The law is as much about procedure as it is about substance. Even the most seasoned criminal defense attorney can default on a critical issue by not following the strict rules of trial procedure. This issue was underscored in a February 8, 2017 decision (Obella v. State) by the Texas Court of Criminal Appeals (TCCA).
Angel Obella was charged with aggravated sexual assault. He pled guilty to the charge. He was given a 30-year prison term by a district court judge in Brazos County.
Motion for New Trial Must be Presented to Trial Court
Apparently suffering from buyer’s remorse, Obella filed a motion for new trial charging that his guilty plea had been the product of ineffective assistance. The TCCA noted that Obella attached “affidavits” to support his claim. Obella also requested that a hearing be conducted on the motion.
Rule 21.6 of the Texas Rules of Appellate Procedure requires that a motion for new trial be “presented” to the trial court within ten days of filing it. The TCCA in 2005 decision, Rozell v. State, held that a defendant must give the trial court “actual notice” that he “timely filed” the motion and requested a hearing. The TCCA noted that the procedural prerequisite of Rule 21.6 is the same as Rule 33.1(a) which requires that there be a “timely objection” made to any error that a defendant wants preserved for appellate review and the objection must be made with sufficient specificity unless the basis for the objection is apparent.
The State opposed Obella’s motion with an affidavit from his trial counsel.
The trial court did not conduct a hearing on the motion as requested by Obella. The motion was summarily denied.
Obella appealed to the Seventh District Court of Appeals, arguing that the trial court abused its discretion by not conducting a hearing on his motion for new trial. Last July the court of appeals agreed, finding that Obella’s motion has raised “factual allegations” sufficient to warrant a hearing.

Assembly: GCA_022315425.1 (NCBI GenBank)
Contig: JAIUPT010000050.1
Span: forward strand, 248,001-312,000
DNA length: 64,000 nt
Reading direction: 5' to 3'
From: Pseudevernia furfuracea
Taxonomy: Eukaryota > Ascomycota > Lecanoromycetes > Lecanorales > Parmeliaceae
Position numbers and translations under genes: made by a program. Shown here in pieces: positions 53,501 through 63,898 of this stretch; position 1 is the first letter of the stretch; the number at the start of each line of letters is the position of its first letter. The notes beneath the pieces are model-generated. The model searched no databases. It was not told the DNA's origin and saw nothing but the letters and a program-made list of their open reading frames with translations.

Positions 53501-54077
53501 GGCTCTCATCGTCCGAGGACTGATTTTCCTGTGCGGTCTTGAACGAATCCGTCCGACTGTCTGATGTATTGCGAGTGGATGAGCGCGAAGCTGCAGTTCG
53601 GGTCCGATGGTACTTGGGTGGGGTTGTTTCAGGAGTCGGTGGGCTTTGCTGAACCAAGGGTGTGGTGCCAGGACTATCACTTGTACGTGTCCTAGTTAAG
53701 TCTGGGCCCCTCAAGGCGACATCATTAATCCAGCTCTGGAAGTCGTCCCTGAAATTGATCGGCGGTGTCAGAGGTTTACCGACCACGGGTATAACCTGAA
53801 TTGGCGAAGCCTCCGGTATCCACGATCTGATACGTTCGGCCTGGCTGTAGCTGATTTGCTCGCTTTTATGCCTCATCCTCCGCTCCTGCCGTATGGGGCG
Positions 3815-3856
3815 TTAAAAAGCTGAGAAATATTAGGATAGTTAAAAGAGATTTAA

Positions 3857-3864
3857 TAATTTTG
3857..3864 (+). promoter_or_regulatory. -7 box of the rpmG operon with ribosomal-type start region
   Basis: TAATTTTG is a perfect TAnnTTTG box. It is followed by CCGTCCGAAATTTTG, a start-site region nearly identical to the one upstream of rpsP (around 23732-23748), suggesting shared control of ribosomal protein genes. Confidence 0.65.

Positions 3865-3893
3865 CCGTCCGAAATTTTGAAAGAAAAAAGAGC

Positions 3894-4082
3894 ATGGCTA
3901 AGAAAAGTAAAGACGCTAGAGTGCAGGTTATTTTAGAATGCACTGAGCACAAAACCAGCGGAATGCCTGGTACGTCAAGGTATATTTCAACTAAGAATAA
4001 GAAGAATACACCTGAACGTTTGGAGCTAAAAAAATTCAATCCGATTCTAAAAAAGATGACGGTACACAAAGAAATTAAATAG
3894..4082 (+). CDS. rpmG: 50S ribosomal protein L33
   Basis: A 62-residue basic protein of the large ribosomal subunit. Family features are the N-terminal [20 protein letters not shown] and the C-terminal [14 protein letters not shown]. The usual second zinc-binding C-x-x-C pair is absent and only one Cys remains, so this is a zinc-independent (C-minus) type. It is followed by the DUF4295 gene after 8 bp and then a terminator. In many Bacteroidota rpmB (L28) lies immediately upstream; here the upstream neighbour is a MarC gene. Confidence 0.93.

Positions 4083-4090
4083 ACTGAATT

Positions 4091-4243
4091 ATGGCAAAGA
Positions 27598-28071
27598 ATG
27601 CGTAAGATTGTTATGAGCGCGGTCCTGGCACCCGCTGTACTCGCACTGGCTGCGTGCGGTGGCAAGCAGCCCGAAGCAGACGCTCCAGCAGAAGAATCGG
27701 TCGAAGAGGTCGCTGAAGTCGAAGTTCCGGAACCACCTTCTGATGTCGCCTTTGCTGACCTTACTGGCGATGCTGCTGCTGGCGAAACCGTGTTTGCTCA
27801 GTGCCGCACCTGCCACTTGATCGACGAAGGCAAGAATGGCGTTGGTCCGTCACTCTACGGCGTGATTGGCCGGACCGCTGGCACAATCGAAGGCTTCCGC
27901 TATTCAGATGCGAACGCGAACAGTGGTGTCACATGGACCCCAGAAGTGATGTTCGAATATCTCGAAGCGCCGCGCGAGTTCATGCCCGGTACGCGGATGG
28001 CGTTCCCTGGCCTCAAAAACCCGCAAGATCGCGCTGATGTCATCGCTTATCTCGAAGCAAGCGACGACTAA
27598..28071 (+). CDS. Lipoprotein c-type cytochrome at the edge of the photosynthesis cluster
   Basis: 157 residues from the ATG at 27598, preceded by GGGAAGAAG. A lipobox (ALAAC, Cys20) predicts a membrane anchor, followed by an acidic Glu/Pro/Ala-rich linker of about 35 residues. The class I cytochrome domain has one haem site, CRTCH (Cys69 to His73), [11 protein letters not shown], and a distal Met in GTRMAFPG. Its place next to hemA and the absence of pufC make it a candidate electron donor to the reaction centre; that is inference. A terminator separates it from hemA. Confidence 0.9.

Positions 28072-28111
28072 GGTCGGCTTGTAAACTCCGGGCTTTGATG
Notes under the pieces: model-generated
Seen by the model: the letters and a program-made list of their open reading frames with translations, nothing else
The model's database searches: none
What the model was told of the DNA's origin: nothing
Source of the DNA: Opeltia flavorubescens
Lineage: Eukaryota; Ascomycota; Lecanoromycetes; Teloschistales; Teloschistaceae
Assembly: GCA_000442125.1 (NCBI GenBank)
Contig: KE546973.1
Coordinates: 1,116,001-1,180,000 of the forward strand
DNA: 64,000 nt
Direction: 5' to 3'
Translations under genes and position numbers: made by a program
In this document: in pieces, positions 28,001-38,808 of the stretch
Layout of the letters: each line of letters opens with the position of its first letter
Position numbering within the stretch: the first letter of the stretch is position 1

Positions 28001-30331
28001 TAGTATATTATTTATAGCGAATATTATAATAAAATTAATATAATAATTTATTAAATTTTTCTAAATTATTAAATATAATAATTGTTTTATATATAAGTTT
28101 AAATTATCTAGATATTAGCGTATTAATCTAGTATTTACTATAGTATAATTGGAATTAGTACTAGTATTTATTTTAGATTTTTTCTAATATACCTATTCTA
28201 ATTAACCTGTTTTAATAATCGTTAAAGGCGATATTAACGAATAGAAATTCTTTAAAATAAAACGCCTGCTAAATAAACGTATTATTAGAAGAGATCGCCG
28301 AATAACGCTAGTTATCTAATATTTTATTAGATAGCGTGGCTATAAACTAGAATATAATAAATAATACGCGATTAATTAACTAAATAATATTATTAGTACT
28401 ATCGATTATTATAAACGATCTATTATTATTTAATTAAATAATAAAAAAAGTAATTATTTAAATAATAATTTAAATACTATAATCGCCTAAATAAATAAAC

State Raises New Issue on Motion for Rehearing at Court of Appeals
The State filed a motion for rehearing in the court of appeals. Prosecutors argued that Obella had failed to preserve his new trial claim because he did not “timely ‘present’” the motion.
This is where procedure again comes into the play. The appeals court denied the State’s rehearing motion. The court instructed the State that the “purpose of a motion for rehearing is to provide the court an opportunity to correct errors on issues already presented.”
State Procedurally Defaulted
On Appeal, the State had not raised the failure to “timely present” issue to the appeals court. As far back as 1990, the TCCA has “declined to consider an argument raised before the court of appeals for the first time in a motion for rehearing.”
In other words, as the court of appeals pointed out, the State had procedurally defaulted the failure to “timely present” issue.
That did not discourage the State. Prosecutors sought, and secured, a petition for discretionary review with the TCAA. The state’s highest court of criminal appeals defined the issue for review this way:
“The State has now filed a petition for discretionary review claiming, in part, that the issue of presentment involves an issue of error preservation, that issues involving preservation of error are systemic and should be addressed by the reviewing court on its own motion, and that the court of appeals erred in not deciding the issue of presentment after it was brought to the court’s attention in the State’s motion for rehearing. We agree.”
The TCCA’s decision amounts to preferential treatment for the State. First, prosecutors had every opportunity to raise the issue of presentment on appeal. It failed to do so. Second, if a defendant is found to have procedurally defaulted on an issue, as the court of appeals found the State had done with the presentment issue, the only way around the default for the defendant is (a) he or she must show cause for the default and (b) that they were prejudiced by the default cause.
Texas Court of Criminal Appeals Gives Free Pass to State
In effect, the TCAA gave the State a free pass around the cause/prejudice requirement by finding the court of appeals had a duty to address the presentment issue once it had been put before the court in the State’s motion for rehearing. The State screwed up by not raising the issue in its brief on appeal, and the TCAA should not have given it a second bite of the procedural default apple by saying it was properly raised in its motion for a rehearing.